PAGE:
I love documentaries. The best ones move me, make me laugh, touch my heart and leave a well-appreciated impression on my movie psyche.
Mister and I recently watched “Jiro Dreams of Sushi” and I couldn’t be happier. This master sushi chef, born in 1925, is a true artist with an astounding life philosophy. Watching him speak about his job (which he began training for at the age of 10) causes one to stop breathing for a moment, just to take in the weight of his words. And then there’s the food. The food! Beautifully photographed and shot, the food images were frame-worthy. And they made me hungry. That’s why Mister and I headed out for a sushi dinner immediately after watching the film. And that, friends, was an excellent idea.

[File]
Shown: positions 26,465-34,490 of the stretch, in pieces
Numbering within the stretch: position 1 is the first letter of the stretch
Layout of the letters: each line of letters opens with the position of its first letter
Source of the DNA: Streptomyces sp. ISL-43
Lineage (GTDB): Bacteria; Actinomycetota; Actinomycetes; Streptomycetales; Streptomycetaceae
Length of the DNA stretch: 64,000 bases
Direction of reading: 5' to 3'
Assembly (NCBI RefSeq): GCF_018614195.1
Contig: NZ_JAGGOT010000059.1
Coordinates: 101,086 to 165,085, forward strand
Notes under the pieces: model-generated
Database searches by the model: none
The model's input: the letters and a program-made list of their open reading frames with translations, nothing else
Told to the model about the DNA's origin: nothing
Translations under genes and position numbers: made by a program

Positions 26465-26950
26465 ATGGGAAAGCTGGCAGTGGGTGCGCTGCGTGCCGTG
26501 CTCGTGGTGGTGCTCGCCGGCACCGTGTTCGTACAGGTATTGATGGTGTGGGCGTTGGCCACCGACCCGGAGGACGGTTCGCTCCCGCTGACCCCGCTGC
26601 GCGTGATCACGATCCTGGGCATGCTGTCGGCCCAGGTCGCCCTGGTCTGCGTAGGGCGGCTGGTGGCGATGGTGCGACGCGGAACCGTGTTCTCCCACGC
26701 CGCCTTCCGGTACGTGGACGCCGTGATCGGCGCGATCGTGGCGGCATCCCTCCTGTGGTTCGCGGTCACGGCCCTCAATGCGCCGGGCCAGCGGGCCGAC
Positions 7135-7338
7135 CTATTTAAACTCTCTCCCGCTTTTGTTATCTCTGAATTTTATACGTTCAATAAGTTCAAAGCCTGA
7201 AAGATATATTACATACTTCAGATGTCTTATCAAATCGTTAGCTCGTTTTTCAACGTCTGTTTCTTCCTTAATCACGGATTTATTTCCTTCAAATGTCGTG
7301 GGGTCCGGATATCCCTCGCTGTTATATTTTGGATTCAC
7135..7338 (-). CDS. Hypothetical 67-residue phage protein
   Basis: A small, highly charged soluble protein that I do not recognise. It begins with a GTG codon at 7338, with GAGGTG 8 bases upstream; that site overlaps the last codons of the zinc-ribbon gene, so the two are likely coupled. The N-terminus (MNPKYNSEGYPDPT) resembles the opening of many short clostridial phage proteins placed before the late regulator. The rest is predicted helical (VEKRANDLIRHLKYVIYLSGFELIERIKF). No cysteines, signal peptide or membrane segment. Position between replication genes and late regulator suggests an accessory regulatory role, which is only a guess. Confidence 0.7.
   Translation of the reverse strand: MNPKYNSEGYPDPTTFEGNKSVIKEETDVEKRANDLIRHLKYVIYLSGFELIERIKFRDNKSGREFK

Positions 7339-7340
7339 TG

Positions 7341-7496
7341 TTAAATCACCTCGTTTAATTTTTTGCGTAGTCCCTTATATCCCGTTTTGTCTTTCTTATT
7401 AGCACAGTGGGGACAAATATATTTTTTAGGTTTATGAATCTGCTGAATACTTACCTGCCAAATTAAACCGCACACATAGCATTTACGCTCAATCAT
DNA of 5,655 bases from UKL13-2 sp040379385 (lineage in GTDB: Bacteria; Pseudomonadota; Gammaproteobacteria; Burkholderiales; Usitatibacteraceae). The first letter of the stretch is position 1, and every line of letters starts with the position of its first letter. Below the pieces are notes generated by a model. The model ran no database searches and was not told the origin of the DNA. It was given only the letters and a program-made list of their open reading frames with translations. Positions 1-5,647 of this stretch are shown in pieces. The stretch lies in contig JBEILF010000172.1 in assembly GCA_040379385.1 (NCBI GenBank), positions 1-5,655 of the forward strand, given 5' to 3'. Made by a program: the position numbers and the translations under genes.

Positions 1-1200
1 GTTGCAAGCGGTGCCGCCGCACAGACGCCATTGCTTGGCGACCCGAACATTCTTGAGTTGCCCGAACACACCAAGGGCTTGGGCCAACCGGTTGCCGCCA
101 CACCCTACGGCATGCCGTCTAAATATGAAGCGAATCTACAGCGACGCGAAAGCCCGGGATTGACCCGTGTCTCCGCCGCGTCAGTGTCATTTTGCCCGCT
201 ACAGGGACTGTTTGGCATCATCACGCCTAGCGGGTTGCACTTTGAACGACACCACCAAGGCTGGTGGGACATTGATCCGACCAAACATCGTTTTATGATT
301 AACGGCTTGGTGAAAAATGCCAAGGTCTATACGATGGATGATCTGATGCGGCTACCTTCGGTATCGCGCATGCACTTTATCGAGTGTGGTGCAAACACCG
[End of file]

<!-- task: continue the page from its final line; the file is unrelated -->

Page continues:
“Jiro Dreams of Sushi” is a wonderful documentary. It has depth and humor. So much life is shown in this film, I am certain it will stay with me for a long, long time. And if I ever make it back to Japan, I will definitely be making a reservation at Sukiyabashi Jiro, the 3-Michelin starred, 10-seat restaurant owned and operated by Jiro Ono. For this gal now dreams of sushi, thanks to Jiro.